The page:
DZone has an article, based on a survey of over 20 companies, that provides a good overview of types (and specific examples) of use cases across the big data ecosystem. Everything from analytics to real-time processing to machine learning.


Apache NiFi 1.5.0 was released, with improved support for Apache Kafka (processors for Kafka 1.0), integration with Apache Atlas for lineage, improvements to Kerberos handling, integration with the NiFi Registry to version/manage flow definitions, and more.

There's a new reactive Scala client for Apache Pulsar, scala4s.

Databricks has announced general availability of their Databricks Cache feature. It leverages SSDs and columnar compression to improve performance.

ShiftLeft has open-sourced a fork of Apache TinkerGraph, which improves memory usage and implements strict schema validation. The announcement describes the major memory optimizations—by adding a schema, object definitions can reduce overhead by replacing generic key-value pairs (which use lots of memory for HashMap$Node and other requirements).

Kafka Webview is a web-based consumer for Kafka Clusters. It can do various consumer tasks (such as seeking to particular offsets and using custom deserializers). There's a Docker image on Docker hub, making it really easy to try it out.

Version 1.1 of the Lenses streaming platform for Apache Kafka was released. New features include a new topology visualizer, Kubernetes support (including for scaling up/down of Lenses SQL Processors), a ReduxJS web application library, improvements to Lenses SQL, and improved LDAP integration.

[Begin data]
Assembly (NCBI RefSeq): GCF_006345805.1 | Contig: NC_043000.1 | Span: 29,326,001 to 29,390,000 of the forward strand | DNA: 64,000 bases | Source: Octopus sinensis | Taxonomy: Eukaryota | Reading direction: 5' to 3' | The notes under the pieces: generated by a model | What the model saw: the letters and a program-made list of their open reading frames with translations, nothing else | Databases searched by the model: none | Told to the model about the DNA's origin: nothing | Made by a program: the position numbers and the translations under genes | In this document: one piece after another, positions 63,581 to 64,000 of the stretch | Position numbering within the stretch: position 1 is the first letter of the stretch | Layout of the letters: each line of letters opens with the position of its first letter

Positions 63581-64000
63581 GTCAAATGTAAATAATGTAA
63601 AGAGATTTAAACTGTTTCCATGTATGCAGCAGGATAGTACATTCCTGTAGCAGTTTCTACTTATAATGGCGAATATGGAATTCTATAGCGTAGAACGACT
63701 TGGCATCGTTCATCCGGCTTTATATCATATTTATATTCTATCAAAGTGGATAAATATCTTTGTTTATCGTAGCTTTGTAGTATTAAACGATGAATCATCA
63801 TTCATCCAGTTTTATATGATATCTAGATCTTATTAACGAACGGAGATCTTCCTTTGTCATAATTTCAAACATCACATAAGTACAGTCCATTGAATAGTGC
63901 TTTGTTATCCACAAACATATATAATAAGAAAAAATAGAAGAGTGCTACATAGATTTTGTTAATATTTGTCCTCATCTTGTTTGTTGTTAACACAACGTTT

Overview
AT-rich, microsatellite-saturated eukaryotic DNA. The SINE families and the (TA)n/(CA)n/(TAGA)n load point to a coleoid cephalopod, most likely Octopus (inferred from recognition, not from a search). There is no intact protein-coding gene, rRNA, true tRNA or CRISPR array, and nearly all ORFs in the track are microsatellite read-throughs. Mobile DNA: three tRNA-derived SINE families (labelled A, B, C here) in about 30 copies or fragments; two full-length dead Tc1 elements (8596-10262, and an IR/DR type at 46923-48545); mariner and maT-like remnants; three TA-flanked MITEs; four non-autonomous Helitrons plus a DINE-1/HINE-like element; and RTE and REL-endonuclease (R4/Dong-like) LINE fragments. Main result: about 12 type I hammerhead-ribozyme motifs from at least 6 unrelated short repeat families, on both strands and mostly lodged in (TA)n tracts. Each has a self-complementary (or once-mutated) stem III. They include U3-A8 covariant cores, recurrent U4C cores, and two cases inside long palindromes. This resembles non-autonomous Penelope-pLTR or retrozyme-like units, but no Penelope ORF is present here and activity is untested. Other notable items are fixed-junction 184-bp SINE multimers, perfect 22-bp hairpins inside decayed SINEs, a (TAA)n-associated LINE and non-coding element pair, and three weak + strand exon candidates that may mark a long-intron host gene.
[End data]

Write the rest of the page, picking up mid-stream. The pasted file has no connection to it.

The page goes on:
The first release of Strimzi, which is a set of images and configuration templates for deploying Apache Kafka on Kubernetes/OpenShift, was announced.

A trio of security vulnerabilities in Apache Geode were disclosed. If you're running a version prior to 1.3.0, it's time to upgrade.

AWS' ETL-as-a-service, AWS Glue, has announced support for Scala as a scripting language. This post has an example of using it for some non-trivial ETL.

MapR has announced a new data governance tool, that provides lineage tracking (and visualization) across data sets.


Curated by Datadog ( )


Airflow, Streaming, and More (San Francisco) - Wednesday, January 17

Replicating Data from MapR-DB with StreamSets Data Collector (Santa Clara) - Wednesday, January 17


Stream Processing with Flink at Alibaba and OfferUp (Bellevue) - Wednesday, January 17

Seattle Apache Kafka Meetup (Bellevue) - Thursday, January 18


Hadoop 101 (West Des Moines) - Thursday, January 18


Event-Driven Architecture Using Apache Kafka (Chicago) - Wednesday, January 17


Hortonworks Data Flow + A Tidy Text Analysis of the Simpsons in R (Green Bay) - Tuesday, January 16


Real-Time Stream Processing with Apache Storm (Roswell) - Tuesday, January 16


Big Data & Machine Learning Pipelines: A Tale of Lambdas, Kappas, and Pancakes (Vancouver) - Tuesday, January 16


Streaming Analytics Made Easy: Hortonworks DataFlow and Druid (Stockholm) - Thursday, January 18


First Stream Processing Meetup (Barcelona) - Thursday, January 18


Apache Spark Hands-On Workshop (Nurnberg) - Monday, January 15

First Meeting in Karlsruhe (Karlsruhe) - Monday, January 15


Online Incremental Learning on Streams (Krakow) - Tuesday, January 16

Developing Kafka Streams Applications (Warsaw) - Tuesday, January 16


Spark v2.2 Workshop (Bucharest) - Friday, January 19